We already know that there's a huge disconnect between what parents know about storing medications up and away where children can't see or reach them, versus where they actually keep medications, according to a safe medicine storage survey from Safe Kids Worldwide. In fact, 9 out of 10 parents surveyed say they knew where they should keep medication so their kids couldn't get into it, but 7 out of 10 parents admitted they don't actually follow through with those rules in their own homes.
Now we also know that there can be very serious consequences when kids get into medication. For every 100,000 kids, there are more than 14 who are accidentally exposed to opiates, and the most common place it happens is in your own home. While younger children often take medications by accident, teenagers are more likely to purposely take or abuse prescription opioids that are not prescribed to them.
The CDC reviewed data from poison control centers collected between 2000 and 2015 and specifically looked into a variety of opioid medications—including common prescription drugs such as Vicodin, OxyContin, tramadol, codeine and others. Aside from other available stats on accidental-poisoning deaths, the poison control records also tracked the number of children who took medication not intended for them, but did not go to a hospital for treatment.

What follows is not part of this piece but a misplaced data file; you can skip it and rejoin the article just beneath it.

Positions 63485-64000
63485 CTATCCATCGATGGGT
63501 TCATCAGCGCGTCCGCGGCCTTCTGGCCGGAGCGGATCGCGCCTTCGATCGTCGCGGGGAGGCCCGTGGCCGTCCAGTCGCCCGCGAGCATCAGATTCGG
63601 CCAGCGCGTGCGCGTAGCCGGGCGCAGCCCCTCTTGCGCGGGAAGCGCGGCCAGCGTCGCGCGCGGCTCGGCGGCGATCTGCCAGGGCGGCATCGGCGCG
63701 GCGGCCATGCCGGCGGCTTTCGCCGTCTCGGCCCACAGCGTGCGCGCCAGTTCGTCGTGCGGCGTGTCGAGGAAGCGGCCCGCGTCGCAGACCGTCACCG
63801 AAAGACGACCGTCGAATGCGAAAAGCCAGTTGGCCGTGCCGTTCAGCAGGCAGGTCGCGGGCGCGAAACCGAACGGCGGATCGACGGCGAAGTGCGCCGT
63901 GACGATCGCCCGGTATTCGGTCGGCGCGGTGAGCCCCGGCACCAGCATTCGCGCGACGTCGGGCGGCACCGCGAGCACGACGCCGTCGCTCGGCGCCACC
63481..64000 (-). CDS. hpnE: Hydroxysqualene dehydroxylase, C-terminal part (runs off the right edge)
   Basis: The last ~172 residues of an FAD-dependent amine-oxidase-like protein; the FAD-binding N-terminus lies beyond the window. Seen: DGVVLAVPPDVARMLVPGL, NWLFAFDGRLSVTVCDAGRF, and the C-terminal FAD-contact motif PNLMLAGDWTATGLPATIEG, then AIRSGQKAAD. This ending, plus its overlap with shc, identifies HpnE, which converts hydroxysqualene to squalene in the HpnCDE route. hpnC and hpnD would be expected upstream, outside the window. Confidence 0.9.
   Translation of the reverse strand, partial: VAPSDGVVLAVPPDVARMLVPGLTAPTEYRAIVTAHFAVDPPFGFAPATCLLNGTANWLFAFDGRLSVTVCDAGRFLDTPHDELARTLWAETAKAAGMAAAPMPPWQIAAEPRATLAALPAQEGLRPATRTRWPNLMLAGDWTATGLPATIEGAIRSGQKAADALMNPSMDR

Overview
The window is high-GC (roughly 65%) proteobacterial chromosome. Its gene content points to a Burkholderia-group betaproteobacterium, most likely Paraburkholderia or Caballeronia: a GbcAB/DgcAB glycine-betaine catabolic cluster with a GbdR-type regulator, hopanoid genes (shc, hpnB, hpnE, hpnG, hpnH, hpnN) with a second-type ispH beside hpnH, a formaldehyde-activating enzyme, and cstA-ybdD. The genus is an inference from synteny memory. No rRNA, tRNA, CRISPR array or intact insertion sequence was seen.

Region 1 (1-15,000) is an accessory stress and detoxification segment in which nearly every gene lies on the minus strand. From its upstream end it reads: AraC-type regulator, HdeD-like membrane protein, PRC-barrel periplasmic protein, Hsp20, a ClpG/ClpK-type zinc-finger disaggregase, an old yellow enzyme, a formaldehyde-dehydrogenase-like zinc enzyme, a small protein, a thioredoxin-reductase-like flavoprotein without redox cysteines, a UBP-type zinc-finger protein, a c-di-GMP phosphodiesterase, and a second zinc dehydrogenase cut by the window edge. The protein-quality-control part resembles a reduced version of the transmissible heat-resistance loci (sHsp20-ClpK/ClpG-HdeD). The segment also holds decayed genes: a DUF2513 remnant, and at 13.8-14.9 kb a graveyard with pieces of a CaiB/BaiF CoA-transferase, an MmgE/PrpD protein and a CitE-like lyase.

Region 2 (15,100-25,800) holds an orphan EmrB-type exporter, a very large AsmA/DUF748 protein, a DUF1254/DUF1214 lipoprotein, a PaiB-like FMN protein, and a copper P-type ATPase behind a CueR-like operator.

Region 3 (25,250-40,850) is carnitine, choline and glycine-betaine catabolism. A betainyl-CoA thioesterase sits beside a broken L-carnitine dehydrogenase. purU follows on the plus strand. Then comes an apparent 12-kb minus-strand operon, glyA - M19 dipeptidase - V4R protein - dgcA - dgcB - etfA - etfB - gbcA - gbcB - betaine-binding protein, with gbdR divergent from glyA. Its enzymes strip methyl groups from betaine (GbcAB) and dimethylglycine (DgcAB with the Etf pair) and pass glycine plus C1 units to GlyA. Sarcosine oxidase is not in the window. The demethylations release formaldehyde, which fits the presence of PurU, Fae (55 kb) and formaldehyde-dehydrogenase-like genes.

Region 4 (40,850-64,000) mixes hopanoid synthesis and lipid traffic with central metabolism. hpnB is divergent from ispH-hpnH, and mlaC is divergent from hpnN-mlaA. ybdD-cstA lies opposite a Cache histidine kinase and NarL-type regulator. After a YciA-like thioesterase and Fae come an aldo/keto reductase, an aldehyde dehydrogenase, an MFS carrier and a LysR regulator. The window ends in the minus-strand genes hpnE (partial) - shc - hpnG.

Between 2000 and 2015, poison control centers received an average of more than 30 calls per day about children under the age of 20 accidentally poisoned by overdoses of prescription painkillers known as opioid drugs. Buprenorphine, a drug usually prescribed for adults to help treat opioid addiction, was particularly a risk for smaller children; 90 percent of cases where children were poisoned by the drug were under the age of 5.
Opioid overdoses have hit a record high in the U.S., according to the CDC, and unintentional poisoning is now the leading cause of injury-related death. In 2014, there were more than 32,000 people who died in road accidents, but more than 47,000 people died from opioid drug overdoses; that's 32 percent higher than road accident deaths.
In 2016, the CDC urged doctors to avoid prescribing opioid medications for patients with chronic pain because the risks (such as addiction) far outweigh the benefits. Accidental child poisonings are a kind of collateral damage and just another risk parents need to be aware of when they're taking prescription painkillers.